Been up and down to London several times over the last 3 weeks. Spent 3 days pounding the streets until my feet hurt, seeing what’s new in jewellery and fashion. Went to Dover Street Market, Spitalfield Market and Brick Lane ( for the first time ever!!) Checked out Libertys and of course went to all the usual places Lesley Craze, Contemporary Applied Arts and Electrum who are celebrating their 40th Birthday this year. Also soaked up loads of Art, 13 rooms of Miro at the Tate Modern which was a pretty magical afternoon and I have never really been that crazy about his work. And they have done it again!! Dirt at The Wellcome Collection, amazing exhibition could have spent all day in there. I also treated myself to a couple of bits and pieces……..some colourful plastic stuff from Habitat and some fab rings from Flow Gallery.
My final fav Textiles graduate Lorri Smyth fantastic use of scrap oriented strand board (OSB) and plywood to make surface pattern, wall pieces and furniture. She has a fantastic blog which takes you through her inspiration, sampling and the whole process of making her Degree Collection.
I just love the colour palette she uses and I have always had a soft spot for OSB as I love the texture of it.
Merlin Planterose jeweller and silversmith her work is based on the isolation and nature of The Highlands where she is from. The main feature of her Degree Collection are raised silver vessels formed by “found” tools such as rocks and made on location in the Highlands. The idea behind this is to create a piece that reflects the harsh rugged nature of its surroundings. She also made a beautiful delicate range of jewellery using simple rounded forms, some with hidden compartments in them and handmade chain.
The way that she uses stones to form and texture the silver creates a beautiful, subtle surface texture and literally turns silver into stone.
Had a great couple of weeks doing a mini project with the Level 2 the brief was to design a Medal. We covered several types of modelling, wax and milliput to make the masters. Some basic casting techniques, cuttlefish casting with lead free pewter and the delft casting system which I have wanted to try for a while. Its actually a really good system for small workshops to produce one off castings. I videoed the processes and will be posting the results once I have edited them.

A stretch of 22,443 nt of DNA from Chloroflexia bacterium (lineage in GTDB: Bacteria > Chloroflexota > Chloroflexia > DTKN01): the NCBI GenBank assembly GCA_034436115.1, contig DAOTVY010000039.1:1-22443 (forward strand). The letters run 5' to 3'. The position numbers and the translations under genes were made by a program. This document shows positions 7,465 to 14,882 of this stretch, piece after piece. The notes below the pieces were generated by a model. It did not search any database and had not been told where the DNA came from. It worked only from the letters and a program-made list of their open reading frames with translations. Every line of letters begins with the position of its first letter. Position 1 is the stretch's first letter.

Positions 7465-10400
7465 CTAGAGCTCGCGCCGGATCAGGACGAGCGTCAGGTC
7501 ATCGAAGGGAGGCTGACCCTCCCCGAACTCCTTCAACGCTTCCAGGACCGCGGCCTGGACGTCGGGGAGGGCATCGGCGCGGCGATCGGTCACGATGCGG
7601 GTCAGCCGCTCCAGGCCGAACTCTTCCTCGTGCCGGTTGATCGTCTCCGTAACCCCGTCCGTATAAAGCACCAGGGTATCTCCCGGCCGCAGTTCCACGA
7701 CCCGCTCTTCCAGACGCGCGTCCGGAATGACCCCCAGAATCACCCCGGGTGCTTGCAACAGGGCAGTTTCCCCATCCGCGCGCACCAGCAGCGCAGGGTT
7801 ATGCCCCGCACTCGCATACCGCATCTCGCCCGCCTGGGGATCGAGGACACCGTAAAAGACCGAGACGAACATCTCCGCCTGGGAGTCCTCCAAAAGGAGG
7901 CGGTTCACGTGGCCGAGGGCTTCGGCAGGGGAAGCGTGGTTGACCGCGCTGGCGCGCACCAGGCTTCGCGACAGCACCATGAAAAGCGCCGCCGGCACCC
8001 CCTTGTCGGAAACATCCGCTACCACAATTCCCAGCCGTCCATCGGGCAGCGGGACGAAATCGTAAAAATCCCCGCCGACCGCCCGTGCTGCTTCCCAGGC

The final Medals where to be produced by Sand Casting in Bronze with the expert help of Roddy Mathieson who is not only a Technician at DJCAD but an Artist and Sculptor and runs The Mobile Foundry, we poured the Bronze on Thursday 18 kilos of it!! I was pretty nervous as I helped Roddy with the pour.
The slide show below was the process of making the moulds and casting them.
This is the video of the pour :) captured on my video camera by one of the second years Lucie Hunter.
Exhibition at Royal Botanic Gardens Edinburgh until 20th March.
My favourite works in the exhibition are Fiona Byrne-Suttons simple and textural bowls. She digs up the clay from Clackmannanshire and Glasgow and then impresses her vessels with plantlife. They look like they have been hewn straight out of the ground.
And I love Jenny Popes work, collections of porcelain objects based on the wide variety of different shapes and structures of bone in nature. As someone who loves collections and Museums they really appeal to me.
I spent a fantastic day at the Symposium that Craft Scotland organised in conjunction with the exhibition. It was a very interesting day with key note speakers from craft and science backgrounds. Of particular interest to me was Dr Max Coleman from The Royal Botanic Gardens talking about the way people react to craft, express opinions and ask questions, that craft can bring people into debates and was “a way to engage people with the core work the gardens do through a more approachable medium”
We also had a number of break out sessions where issues to do with craft, biodiversity and sustainability where discussed and we got to go round the exhibition with the makers and ask questions about the work.